Sonic today announced its plan to open 1,000 new drive-ins within the next 10 years. To support this growth, the company has tripled its sales team and is seeking new franchisees in most markets across the country.
Sonic will remain mostly franchised — at about 90 percent — and will continue offering franchisee support services and a $100 million-plus national ad budget annually.
To spearhead this aggressive expansion, the company hired John Budd last year as its newly created chief development and strategy officer.
"My job is to make sure that Sonic capitalizes on current success and continues to stay on the cutting edge of the quick-service and fast-casual categories," he said in a news release.
The growth strategy focuses on both established and low penetration/untouched markets. Budd said the demand for the brand exists in both types of markets.
"We have a nostalgic brand, but one that is more increasingly modern. We have a highly differentiated brand personality and a high quality menu," he said. "Finding the right partner to grow with is key. We provide support to our franchise partners throughout the entire process and we have a national marketing campaign that makes our franchisees one of the leading advertisers in town the day they open their doors."
In addition to Budd, Sonic also moved Bob Franke into the newly created role of SVP of franchise sales and international development.
The development team has outlined its new strategic priorities, which include:
- Growth through franchise agreements in new and developing markets;
- In-fill development in established markets;
- Development of non-traditional locations with a focus on airports;
- Expansion of locations with indoor dining;
- Planning for international expansion; and
- Development in small towns utilizing a new, lower-cost building prototype.
In past few months, Sonic has announced franchise development agreements bringing: five new drive-ins to the Rochester, N.Y. market over the next four years; 15 new drive-ins to San Diego County and the greater Los Angeles area over the next six years; 13 new drive-ins to small towns across the country in Louisiana, Oklahoma, Tennessee and Texas and 14 new drive-ins in the greater Seattle market by 2018.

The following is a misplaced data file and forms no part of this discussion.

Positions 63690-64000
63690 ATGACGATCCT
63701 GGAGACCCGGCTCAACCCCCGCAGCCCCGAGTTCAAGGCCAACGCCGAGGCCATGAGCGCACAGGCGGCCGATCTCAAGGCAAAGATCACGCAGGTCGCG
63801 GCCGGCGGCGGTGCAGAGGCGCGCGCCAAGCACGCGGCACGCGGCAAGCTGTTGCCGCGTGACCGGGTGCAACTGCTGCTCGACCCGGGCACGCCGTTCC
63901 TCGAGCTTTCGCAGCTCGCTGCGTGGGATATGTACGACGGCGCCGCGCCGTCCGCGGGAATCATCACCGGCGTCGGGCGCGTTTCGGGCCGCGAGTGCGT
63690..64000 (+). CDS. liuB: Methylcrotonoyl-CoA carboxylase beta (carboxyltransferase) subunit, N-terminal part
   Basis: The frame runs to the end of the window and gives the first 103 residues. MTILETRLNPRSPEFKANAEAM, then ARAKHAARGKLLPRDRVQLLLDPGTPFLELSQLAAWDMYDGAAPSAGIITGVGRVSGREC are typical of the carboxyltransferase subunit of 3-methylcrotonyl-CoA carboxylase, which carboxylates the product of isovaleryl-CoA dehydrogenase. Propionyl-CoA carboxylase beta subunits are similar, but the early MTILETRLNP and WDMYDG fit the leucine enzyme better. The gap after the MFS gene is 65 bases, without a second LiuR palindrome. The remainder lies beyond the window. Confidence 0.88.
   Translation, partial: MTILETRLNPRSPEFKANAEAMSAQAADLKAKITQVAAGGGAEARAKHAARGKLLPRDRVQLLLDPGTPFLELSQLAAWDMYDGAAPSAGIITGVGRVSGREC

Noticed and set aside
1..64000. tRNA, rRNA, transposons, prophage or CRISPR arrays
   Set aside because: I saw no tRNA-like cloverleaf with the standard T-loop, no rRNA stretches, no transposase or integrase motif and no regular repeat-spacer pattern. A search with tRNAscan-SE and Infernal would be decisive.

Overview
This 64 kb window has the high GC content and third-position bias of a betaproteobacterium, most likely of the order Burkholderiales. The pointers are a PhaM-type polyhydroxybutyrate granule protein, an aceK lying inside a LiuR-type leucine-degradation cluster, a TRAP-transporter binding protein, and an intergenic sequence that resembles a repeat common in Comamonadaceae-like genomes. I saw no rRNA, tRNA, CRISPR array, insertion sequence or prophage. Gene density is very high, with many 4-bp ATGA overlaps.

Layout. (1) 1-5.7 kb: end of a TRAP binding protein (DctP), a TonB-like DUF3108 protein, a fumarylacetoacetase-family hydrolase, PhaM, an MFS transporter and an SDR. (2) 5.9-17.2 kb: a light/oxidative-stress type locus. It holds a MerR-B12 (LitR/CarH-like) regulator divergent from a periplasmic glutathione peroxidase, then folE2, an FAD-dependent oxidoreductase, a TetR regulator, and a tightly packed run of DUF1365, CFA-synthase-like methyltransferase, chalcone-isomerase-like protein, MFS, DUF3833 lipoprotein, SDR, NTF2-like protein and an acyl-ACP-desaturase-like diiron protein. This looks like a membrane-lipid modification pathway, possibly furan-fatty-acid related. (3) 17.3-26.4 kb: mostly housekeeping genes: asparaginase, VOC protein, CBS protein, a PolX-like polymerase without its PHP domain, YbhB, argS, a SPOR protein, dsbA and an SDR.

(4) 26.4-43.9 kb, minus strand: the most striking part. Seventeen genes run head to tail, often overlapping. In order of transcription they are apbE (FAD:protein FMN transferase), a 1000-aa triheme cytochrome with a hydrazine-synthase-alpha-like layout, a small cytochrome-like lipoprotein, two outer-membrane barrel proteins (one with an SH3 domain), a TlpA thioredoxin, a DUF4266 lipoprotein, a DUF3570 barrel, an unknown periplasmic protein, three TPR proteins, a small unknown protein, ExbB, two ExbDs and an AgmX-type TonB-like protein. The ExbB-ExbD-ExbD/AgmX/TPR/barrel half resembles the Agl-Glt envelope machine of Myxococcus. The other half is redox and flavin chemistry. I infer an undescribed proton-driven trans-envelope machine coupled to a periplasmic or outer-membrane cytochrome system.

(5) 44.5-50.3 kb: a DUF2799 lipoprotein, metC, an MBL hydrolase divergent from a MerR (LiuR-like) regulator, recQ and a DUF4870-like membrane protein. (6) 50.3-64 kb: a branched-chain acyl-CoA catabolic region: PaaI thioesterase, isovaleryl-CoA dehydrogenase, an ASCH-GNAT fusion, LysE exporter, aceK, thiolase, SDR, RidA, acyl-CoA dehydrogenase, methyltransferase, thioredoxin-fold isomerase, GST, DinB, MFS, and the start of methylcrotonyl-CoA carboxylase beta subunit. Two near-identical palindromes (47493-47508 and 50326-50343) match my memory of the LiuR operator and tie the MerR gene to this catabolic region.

In addition, the chain opened its first location in North Dakota in 2013 — pushing Sonic's state tally to 44 — and reached an agreement with the Wyandotte Nation, an Oklahoma-based Native American tribe, to open its first restaurant in Seneca, Mo.
Sonic kicked off 2014 by announcing a growth target of 300 drive-ins in California by 2020. To achieve this goal, Sonic added to the business development team, with Craig Sherwood leading expansion in California and 15 other western states in addition to the airport expansion initiative. The company also brought on Steve Bailey to lead franchise development for 16 central states. They both join Lori Osley as senior directors of franchise sales.
Long term goals
If Sonic hits its 1,000-unit expansion goal, it will have grown by nearly 30 percent. The plan is to have a presence in all 50 states.
"The brand equity we've built in more than 60 years, the most diversified menu in the category and our continued passion for offering one-of-a-kind service makes Sonic an established and attractive business opportunity for the right partner," Budd said. "Our expansion plans are ambitious, and we've got the right team and the right brand to make it happen."
Sonic currently has more than 3,500 drive-ins in 44 states.